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9. More with Files

In chapter 6, we saw how to print to a file instead of to the screen. In this chapter, we will see how to read information from existing files. Then we will write programs to process data from files, and to edit files.

Reading from files

We shall consider the opening paragraph of Kafka’s “Metamorphosis”.


There are newline characters at the end of each line, save for the last. You can cut and paste or type this into a text file to try these examples out. Here, it is saved as gregor.txt. Now, we can read the whole contents of the file into a string using ’r’ for reading mode:


This single string contains the \n newline characters, of course. If we call again, the result is the empty string. This is because there is nothing else left to read – the contents of the file has already been read and we are at the end of the file.

Three ways to iterate over lines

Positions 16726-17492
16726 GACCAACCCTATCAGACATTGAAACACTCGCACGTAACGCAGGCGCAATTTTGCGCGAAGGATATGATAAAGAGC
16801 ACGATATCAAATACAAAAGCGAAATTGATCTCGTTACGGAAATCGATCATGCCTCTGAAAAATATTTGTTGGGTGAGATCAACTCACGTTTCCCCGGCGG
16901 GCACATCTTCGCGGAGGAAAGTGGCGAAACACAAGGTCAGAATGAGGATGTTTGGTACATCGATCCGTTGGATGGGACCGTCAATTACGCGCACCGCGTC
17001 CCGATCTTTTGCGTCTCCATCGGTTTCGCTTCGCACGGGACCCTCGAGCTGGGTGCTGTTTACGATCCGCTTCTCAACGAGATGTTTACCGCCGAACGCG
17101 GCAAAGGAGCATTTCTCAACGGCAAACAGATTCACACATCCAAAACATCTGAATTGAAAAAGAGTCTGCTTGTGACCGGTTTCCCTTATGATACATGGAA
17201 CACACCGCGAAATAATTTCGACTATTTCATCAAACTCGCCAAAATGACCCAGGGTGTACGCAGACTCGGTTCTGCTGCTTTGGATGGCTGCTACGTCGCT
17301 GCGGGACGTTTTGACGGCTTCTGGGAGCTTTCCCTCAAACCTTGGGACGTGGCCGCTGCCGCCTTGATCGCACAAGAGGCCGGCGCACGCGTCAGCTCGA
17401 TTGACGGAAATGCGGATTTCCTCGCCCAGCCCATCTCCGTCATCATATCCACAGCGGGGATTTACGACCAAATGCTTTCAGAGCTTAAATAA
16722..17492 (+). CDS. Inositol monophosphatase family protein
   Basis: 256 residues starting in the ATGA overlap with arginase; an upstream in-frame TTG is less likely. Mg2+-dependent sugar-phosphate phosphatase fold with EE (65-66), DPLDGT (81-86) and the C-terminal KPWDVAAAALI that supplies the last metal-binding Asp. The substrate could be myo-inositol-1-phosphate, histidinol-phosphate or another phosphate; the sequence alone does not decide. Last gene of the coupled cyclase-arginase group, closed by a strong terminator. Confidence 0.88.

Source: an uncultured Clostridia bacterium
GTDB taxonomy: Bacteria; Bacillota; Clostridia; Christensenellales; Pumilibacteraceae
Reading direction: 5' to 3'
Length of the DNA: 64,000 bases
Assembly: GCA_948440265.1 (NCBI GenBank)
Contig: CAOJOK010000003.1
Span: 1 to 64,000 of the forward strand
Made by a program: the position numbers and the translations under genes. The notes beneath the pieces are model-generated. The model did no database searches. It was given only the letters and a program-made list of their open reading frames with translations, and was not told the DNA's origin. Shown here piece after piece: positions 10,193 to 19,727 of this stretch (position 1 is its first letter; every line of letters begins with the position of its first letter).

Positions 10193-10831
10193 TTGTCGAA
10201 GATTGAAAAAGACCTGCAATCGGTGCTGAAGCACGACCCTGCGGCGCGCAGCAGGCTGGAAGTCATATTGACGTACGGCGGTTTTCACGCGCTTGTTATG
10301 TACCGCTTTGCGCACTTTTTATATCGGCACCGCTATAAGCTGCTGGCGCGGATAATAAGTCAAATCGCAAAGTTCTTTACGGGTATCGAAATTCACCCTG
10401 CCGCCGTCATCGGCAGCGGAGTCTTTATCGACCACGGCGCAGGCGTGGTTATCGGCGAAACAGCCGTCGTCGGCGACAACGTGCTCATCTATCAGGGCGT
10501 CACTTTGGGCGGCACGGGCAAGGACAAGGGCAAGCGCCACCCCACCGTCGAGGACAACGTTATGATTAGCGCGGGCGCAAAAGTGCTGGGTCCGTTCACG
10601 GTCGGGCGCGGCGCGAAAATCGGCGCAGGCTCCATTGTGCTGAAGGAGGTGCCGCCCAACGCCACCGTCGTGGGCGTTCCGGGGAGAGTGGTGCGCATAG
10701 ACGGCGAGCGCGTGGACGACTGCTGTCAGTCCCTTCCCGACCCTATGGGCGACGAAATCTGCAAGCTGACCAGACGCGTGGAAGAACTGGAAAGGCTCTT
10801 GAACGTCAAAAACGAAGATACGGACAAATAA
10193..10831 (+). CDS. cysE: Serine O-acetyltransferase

Instead of reading the whole file as one big string, we may read the lines in turn, by repeated use of the readline method:


Notice that we omit the ’r’ argument to the open function – it is the default. Again, we know that there is no more to read when the result is the empty string. We can, alternatively, iterate directly over the contents of the file with a for loop:


Finally, we can use the list function to return a list of all the lines in the file in one go:


Example: reversing lines

We can write a program to read all the lines from a file, and write them in reverse order to another file:

>>> f = open('gregor.txt')
>>> f_out = open('output.txt', 'w')
>>> for x in reversed(list(f)):
...     print(x, end='', file=f_out)
>>> f.close()
>>> f_out.close()

Here is the contents of the output file:


We can use an extended version of the with … as structure we have already seen to prevent mistakes with matching up the opening and closing of files. Here is the same program in this simpler, safer, form:

>>> with open('gregor.txt') as f, open('output.txt', 'w') as f_out:
...     for x in reversed(list(f)):
...         print(x, end='', file=f_out)

Files and exceptions